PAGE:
By: Trevor Chartrand After experimenting with his very own superhero films, M. Night Shyamalan returns to classic form with his latest directorial effort, Old.
Zola, to an extent, is experimental with its narrative. While it flows coherently, the film is very much still in tune with its source material – a series of tweets explaining a story that’s “strange yet true” – and presents itself as someone spinning you a wild yarn (intercut with tangents and outbursts).
I find it strange that Blumhouse Productions would continue with The Purge series. Financial returns and core fanbase aside, The Purge had just about explored all of its themes, politics, and ideologies – and all of it was practically satirized in jet black manner with Blumhouse’s The Hunt. It’s almost expected that a new Purge movie would just be going through the motions, which is exactly what The Forever Purge does.
Genuinely creepy and a bit corny too, Let Us In is a fun sci-fi/horror that starts off strong, but doesn’t deliver in its third act.
Argentinian director Martín Kraut’s La Dosis (“The Dose”, in English) is a tight, engaging thriller that would be better off without the homophobic subtext.
Trying its darnedest to be Netflix’s next Bird Box, Awake simply doesn’t have the stamina.
A seemingly innocuous house party takes a grim turn in Travis Turner, the latest hangout movie from provocative writer/director Mike Klassen (9 Days with Cambria, Crackerhead).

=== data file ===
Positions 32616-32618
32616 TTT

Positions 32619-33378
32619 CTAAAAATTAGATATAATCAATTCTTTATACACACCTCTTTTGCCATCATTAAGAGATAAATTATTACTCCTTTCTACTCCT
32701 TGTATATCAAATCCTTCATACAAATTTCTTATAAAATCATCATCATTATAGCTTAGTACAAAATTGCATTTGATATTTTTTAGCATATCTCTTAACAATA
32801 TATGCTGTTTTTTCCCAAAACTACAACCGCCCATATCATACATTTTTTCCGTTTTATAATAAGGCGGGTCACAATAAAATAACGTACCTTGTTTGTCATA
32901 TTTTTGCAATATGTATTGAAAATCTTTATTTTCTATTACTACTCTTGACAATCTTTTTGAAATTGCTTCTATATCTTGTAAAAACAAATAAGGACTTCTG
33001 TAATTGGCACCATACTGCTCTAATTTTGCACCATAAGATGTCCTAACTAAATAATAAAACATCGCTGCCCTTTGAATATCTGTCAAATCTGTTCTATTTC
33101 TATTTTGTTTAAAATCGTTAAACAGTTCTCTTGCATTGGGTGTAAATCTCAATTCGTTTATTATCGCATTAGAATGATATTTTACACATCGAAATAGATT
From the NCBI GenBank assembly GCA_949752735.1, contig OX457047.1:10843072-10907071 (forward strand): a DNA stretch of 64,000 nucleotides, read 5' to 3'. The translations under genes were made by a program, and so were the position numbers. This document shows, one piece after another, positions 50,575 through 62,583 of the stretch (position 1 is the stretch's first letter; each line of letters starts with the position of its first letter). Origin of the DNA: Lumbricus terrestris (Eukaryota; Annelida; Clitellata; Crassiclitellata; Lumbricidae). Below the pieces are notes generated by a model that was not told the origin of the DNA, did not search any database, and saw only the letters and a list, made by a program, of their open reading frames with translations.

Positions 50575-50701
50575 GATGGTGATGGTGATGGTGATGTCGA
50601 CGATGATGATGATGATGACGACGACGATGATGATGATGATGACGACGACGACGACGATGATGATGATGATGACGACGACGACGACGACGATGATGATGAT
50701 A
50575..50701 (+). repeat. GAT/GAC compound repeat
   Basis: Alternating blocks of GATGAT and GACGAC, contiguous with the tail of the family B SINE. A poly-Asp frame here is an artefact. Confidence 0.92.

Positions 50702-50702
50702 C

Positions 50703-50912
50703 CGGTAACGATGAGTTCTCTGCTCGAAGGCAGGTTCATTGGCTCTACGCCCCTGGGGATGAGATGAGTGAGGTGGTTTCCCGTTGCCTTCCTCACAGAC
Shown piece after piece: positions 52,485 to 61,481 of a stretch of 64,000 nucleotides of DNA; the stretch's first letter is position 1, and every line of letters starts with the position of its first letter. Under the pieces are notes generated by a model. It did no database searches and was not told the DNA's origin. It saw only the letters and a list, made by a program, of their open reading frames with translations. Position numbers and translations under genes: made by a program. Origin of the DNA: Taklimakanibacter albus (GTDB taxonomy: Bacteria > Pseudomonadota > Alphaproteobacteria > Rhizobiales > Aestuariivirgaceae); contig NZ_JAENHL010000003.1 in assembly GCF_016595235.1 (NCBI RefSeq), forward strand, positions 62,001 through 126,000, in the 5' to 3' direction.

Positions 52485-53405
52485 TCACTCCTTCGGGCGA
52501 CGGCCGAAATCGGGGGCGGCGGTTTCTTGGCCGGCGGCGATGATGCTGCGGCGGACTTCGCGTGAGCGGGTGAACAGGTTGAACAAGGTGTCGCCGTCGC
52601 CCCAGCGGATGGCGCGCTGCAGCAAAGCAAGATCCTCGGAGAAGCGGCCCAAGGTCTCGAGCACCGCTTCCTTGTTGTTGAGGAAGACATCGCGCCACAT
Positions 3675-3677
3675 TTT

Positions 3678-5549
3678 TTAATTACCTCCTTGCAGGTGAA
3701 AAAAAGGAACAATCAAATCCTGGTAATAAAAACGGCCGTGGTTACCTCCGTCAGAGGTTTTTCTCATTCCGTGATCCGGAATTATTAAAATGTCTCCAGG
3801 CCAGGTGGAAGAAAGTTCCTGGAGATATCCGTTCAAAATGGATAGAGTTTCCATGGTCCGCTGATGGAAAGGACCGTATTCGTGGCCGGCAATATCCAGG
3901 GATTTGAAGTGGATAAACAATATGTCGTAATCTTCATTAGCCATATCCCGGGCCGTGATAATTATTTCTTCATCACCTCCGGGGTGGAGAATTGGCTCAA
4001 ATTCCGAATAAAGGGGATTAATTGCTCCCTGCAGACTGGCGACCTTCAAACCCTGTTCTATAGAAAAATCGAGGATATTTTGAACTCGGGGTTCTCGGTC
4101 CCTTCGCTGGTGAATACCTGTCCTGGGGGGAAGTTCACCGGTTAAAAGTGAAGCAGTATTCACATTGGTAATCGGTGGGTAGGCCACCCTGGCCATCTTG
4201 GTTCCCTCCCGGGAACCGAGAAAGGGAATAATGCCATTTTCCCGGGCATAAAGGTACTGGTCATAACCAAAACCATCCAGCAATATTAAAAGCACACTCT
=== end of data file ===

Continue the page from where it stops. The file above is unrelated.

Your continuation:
The premise for Spiral (better known by its full title Spiral: From the Book of Saw) is an interesting take on the traditional spin-off, and a sigh of relief for a movie goer like myself who hasn’t kept up to speed on the Saw horror franchise.
Actor-turned-filmmaker Pat Mills has made some great comedies (Guidance, Don’t Talk to Irene), and he’s currently challenging himself by branching out to different genres (CBC Gem’s short-form series Queens dabbles with mystery, for instance). The Retreat is Mills’ shot at making a straightforward horror-thriller, and it doesn’t go as straightforward as his previous endeavours.
Nicolas Cage’s cult appeal becomes rusty in Willy’s Wonderland, a tongue-in-cheek horror-thriller featuring the actor squaring off against animatronic creeps in an abandoned children’s play place.